Gardening is so often a solitary activity. That’s one of the things I really love about it, in fact. I enjoy the alone time, working without thinking too hard or trying to make conversation. On the other hand, I have also found that gardening serves as the perfect bridge to connect with others.
Gardening as Small Talk
When I moved into my current neighborhood, it felt like being an adult for the first time. I had a real house in a real neighborhood instead of an apartment. All of my neighbors seemed to be older, with empty nests, or facing them soon.
I didn’t exactly fit in and found it a little difficult to say much more to the new neighbors other than idle small talk. There’s nothing wrong with that, of course, but talking about the weather isn’t terribly personal and can only take you so far. You can complain about local issues or other neighbors, but that doesn’t lead to a positive relationship either.
What I found to be helpful was to talk about gardening. It’s small talk on a little bit more of a personal level. I admired my neighbors’ gardens and flower beds and let them know. I asked for advice, even when I didn’t really need it, just to start a conversation.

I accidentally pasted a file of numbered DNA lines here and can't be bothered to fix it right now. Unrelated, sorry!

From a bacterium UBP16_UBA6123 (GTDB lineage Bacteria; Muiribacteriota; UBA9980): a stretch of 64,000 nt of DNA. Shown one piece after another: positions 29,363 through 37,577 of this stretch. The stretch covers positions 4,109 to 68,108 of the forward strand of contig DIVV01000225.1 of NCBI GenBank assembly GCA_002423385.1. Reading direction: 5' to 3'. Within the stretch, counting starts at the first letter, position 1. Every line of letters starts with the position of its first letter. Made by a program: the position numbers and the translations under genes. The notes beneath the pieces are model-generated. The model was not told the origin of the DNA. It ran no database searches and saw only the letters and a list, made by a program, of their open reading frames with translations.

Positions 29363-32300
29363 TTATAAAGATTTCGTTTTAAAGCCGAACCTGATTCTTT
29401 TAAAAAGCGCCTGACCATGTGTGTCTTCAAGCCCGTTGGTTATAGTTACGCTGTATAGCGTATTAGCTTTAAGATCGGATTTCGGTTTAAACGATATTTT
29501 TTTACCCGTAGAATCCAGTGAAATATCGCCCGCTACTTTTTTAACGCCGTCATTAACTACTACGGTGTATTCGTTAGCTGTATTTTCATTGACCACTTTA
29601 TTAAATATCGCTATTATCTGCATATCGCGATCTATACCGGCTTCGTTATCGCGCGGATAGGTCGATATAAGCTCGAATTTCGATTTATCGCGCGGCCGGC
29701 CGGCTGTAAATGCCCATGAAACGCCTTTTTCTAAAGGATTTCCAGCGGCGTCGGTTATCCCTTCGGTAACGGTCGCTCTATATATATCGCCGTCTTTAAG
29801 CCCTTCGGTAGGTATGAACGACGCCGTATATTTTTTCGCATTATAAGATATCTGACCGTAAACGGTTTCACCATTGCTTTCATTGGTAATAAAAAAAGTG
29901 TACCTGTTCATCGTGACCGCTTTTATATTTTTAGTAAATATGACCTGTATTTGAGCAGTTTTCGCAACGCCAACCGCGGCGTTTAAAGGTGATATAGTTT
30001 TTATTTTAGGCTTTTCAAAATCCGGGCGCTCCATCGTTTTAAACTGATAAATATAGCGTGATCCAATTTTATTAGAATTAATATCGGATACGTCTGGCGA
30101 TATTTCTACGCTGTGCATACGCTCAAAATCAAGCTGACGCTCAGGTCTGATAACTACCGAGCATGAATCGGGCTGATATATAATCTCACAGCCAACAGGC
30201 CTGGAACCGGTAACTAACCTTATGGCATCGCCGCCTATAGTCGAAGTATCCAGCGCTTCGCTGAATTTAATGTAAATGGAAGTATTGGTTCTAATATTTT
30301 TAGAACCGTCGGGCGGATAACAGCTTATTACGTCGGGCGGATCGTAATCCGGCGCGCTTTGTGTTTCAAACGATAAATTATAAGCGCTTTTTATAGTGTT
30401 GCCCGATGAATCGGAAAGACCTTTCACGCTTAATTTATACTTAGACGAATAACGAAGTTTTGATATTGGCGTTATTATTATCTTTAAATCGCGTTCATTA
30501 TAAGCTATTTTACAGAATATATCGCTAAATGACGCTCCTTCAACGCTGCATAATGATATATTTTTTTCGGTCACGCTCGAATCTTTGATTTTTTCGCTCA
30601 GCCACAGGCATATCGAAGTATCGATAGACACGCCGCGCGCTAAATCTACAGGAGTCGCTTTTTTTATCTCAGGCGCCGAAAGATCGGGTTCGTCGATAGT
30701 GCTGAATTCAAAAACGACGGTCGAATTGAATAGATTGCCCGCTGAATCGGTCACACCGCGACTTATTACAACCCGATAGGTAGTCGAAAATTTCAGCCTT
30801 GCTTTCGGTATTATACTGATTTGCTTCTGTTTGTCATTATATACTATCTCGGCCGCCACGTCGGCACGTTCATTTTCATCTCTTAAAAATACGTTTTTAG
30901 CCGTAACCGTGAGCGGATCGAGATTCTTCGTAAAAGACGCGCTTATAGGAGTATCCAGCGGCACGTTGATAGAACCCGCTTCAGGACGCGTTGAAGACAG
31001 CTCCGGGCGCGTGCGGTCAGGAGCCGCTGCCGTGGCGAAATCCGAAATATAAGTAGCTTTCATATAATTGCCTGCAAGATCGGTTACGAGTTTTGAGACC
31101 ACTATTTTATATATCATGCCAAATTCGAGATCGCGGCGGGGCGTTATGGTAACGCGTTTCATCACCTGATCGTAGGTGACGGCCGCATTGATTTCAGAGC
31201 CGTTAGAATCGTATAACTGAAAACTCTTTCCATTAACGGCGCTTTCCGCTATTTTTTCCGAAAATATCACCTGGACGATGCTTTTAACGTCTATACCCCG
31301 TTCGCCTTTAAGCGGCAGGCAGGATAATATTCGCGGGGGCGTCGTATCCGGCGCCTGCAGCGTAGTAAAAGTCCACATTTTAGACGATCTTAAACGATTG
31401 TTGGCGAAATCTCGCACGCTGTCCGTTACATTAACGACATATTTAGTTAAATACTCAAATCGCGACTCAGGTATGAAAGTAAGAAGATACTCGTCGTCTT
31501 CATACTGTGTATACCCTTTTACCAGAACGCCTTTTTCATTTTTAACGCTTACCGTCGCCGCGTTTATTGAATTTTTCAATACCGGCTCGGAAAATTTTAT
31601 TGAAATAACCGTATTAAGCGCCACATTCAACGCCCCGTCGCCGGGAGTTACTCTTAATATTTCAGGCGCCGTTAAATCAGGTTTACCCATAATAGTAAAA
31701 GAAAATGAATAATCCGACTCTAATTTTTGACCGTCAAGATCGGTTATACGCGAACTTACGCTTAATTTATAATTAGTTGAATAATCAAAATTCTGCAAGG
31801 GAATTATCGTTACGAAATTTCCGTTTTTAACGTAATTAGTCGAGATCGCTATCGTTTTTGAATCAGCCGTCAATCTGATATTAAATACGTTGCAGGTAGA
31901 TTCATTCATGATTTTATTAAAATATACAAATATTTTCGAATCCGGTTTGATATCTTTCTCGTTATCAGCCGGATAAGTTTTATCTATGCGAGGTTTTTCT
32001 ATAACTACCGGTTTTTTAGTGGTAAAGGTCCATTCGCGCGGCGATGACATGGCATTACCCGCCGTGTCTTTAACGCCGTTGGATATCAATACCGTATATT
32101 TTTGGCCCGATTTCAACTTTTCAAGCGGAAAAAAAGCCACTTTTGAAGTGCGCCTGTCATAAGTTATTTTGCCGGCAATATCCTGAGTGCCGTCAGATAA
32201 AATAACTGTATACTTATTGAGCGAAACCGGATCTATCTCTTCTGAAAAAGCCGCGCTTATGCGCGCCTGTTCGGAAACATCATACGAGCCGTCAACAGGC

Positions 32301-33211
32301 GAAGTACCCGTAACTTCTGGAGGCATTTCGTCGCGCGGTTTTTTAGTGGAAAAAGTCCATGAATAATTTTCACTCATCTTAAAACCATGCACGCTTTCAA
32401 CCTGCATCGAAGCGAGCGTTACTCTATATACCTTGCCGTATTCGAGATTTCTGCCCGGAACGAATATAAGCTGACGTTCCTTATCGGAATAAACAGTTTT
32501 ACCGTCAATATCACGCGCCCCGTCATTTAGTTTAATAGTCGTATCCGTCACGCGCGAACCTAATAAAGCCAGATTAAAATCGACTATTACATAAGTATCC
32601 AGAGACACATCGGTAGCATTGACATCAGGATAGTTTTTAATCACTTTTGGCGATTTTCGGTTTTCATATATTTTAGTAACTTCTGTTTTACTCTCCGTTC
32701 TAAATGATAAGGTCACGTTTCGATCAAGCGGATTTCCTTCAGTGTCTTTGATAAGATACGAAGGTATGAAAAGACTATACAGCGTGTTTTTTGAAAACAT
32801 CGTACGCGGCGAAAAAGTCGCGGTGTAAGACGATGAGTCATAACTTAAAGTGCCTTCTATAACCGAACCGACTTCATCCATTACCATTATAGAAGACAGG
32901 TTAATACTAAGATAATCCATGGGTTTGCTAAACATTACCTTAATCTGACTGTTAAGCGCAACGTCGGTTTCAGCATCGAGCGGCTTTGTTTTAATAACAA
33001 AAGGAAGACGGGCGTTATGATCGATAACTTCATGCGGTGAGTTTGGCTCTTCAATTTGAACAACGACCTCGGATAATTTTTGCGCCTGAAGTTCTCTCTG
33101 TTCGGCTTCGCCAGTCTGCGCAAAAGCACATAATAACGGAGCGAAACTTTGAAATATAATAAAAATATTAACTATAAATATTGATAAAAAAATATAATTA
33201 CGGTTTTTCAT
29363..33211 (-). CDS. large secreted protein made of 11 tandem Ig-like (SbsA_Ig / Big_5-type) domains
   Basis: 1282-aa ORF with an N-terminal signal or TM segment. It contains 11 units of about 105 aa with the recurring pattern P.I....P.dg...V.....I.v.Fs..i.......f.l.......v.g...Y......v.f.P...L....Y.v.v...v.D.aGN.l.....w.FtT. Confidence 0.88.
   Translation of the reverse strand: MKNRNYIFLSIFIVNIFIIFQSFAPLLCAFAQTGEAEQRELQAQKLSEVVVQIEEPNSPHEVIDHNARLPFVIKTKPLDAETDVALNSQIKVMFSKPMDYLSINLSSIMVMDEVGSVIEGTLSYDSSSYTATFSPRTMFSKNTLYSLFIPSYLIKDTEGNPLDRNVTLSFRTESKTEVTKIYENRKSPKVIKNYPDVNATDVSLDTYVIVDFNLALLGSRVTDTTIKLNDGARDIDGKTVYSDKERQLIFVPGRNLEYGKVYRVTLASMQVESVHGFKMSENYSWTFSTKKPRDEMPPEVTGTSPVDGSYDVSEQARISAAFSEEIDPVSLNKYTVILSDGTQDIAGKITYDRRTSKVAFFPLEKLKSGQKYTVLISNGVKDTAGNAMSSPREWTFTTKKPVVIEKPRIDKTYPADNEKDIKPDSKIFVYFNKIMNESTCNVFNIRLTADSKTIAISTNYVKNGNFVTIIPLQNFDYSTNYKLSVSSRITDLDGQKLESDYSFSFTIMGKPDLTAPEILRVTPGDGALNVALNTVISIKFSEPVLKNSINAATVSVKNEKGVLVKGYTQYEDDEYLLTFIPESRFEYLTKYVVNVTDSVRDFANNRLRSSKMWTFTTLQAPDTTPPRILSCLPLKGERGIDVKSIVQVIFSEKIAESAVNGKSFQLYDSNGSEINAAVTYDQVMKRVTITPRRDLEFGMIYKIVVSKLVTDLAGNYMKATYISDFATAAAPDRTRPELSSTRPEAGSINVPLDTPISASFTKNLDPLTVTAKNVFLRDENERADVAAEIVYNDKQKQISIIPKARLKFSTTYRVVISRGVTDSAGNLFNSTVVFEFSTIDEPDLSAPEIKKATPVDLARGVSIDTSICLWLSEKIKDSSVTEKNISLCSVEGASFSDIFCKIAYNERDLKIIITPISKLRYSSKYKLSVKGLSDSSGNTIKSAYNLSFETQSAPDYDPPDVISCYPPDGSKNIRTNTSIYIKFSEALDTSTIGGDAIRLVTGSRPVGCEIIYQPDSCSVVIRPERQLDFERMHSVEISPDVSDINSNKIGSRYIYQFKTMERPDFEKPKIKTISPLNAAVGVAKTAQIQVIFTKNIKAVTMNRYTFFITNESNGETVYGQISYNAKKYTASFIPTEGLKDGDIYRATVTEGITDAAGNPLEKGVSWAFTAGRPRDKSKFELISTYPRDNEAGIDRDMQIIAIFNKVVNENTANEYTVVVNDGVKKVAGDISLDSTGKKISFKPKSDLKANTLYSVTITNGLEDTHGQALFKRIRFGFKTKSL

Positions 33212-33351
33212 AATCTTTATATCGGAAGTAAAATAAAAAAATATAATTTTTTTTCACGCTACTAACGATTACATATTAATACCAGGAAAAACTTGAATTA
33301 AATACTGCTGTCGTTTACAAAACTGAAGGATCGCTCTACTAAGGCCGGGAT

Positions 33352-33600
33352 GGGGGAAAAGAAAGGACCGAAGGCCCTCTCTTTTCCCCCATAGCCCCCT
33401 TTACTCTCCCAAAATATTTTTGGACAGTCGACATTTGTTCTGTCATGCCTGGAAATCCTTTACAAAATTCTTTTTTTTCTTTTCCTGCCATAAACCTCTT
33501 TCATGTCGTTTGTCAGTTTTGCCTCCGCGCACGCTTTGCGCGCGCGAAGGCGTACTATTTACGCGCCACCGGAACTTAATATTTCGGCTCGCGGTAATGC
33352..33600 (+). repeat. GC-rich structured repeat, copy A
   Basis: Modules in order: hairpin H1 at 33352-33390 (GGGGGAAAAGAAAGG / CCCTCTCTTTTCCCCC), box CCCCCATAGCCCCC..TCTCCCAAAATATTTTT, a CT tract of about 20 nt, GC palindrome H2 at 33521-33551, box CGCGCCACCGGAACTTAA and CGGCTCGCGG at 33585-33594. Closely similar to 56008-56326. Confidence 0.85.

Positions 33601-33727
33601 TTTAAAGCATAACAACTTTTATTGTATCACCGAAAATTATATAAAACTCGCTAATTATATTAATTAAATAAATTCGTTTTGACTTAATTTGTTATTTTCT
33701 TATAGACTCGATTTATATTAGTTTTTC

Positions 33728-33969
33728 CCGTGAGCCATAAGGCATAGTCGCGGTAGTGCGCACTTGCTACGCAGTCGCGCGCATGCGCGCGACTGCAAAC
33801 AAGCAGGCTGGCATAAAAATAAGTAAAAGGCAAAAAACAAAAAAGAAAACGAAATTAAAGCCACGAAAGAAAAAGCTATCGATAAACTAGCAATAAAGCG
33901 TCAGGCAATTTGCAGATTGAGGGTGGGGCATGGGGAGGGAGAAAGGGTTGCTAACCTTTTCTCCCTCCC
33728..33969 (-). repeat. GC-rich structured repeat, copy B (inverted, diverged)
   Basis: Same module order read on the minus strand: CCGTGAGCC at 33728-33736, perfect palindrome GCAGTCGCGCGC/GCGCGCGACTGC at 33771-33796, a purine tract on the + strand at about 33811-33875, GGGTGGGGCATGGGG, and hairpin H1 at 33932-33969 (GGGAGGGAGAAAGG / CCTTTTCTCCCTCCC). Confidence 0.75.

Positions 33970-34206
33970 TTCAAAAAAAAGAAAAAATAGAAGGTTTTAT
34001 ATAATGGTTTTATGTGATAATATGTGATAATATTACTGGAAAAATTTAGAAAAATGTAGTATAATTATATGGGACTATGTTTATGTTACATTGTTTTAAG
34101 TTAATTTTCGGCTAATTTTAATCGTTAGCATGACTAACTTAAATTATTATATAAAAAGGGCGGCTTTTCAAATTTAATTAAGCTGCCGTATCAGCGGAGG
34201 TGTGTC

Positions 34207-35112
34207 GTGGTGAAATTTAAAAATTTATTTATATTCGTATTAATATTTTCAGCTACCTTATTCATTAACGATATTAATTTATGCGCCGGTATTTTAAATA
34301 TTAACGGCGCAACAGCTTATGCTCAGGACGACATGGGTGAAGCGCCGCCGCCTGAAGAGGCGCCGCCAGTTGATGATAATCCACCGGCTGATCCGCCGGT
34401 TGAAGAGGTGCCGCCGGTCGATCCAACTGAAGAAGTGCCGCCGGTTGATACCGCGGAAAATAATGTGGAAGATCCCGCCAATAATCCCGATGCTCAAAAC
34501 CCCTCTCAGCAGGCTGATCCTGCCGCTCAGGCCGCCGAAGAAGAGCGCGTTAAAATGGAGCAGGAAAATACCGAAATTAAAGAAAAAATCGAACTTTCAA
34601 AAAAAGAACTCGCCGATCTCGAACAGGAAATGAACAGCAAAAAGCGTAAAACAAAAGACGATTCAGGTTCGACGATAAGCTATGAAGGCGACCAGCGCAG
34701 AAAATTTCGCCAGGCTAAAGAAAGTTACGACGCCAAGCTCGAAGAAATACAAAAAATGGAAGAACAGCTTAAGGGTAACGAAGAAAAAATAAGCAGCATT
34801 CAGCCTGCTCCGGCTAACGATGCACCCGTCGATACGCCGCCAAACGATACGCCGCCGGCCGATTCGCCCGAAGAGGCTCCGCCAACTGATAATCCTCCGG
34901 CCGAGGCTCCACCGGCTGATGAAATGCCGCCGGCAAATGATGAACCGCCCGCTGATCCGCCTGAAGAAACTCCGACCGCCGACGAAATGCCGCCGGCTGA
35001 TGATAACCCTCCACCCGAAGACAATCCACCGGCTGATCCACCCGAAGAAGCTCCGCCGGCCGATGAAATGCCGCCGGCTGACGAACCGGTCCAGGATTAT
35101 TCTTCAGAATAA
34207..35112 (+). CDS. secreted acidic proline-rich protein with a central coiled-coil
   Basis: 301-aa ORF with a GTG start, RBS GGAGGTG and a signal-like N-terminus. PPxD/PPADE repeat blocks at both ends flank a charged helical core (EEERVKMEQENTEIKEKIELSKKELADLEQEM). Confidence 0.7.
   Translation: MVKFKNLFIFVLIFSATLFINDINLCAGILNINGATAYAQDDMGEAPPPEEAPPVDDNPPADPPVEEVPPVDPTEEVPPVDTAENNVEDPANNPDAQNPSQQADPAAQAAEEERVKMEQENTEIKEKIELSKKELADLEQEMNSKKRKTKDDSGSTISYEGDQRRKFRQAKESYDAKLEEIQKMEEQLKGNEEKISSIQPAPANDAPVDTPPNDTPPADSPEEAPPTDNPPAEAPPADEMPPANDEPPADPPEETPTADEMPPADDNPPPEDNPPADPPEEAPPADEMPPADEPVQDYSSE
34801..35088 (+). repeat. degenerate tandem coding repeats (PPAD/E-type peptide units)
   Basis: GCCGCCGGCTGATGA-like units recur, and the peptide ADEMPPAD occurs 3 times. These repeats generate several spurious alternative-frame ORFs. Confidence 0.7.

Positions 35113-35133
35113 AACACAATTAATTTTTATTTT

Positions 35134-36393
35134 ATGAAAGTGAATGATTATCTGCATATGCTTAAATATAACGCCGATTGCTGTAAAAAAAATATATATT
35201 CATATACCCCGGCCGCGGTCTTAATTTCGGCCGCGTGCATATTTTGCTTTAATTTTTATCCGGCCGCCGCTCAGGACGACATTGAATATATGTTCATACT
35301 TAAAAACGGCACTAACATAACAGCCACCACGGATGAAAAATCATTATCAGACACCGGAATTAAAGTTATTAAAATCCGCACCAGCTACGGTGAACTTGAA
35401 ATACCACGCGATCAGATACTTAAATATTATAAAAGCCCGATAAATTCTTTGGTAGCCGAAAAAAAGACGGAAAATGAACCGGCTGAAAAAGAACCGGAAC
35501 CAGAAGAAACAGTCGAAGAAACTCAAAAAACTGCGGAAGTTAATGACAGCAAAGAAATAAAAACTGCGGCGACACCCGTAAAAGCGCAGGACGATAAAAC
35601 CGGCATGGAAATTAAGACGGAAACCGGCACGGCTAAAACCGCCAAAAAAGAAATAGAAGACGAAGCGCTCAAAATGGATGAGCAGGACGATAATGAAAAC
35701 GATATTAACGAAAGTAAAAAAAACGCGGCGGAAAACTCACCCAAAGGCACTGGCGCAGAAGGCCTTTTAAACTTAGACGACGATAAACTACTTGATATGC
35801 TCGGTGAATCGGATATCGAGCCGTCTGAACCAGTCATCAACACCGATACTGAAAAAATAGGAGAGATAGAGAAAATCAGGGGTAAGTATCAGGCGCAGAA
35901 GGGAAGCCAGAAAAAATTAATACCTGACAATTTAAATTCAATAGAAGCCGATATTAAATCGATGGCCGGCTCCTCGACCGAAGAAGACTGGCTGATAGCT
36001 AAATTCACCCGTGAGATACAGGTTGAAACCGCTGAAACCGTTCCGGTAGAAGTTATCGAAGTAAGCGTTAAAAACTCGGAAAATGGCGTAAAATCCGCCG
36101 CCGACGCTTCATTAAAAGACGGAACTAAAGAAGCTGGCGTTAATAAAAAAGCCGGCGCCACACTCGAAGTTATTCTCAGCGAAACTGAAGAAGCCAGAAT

When Small Talk Leads to Friendship
Gardening is a safe topic for most people. It can remain an impersonal conversation, but it also allows you to dig a little deeper. When someone talks about their garden you learn about them, whether they mean to share something about themselves or not.
For example, I talked to my next door neighbor about a beautiful perennial bed she started and found out that it memorialized her late husband. That led to more personal conversations about our lives in general.
Talking about gardening doesn’t have to lead to anything deeper than neighborly acquaintance, but it certainly can. I feel much more connected to my neighbors thanks to these outdoor chats and time. We are now friends, look out for each other, take care of each other’s pets, and of course, hang out in the garden together.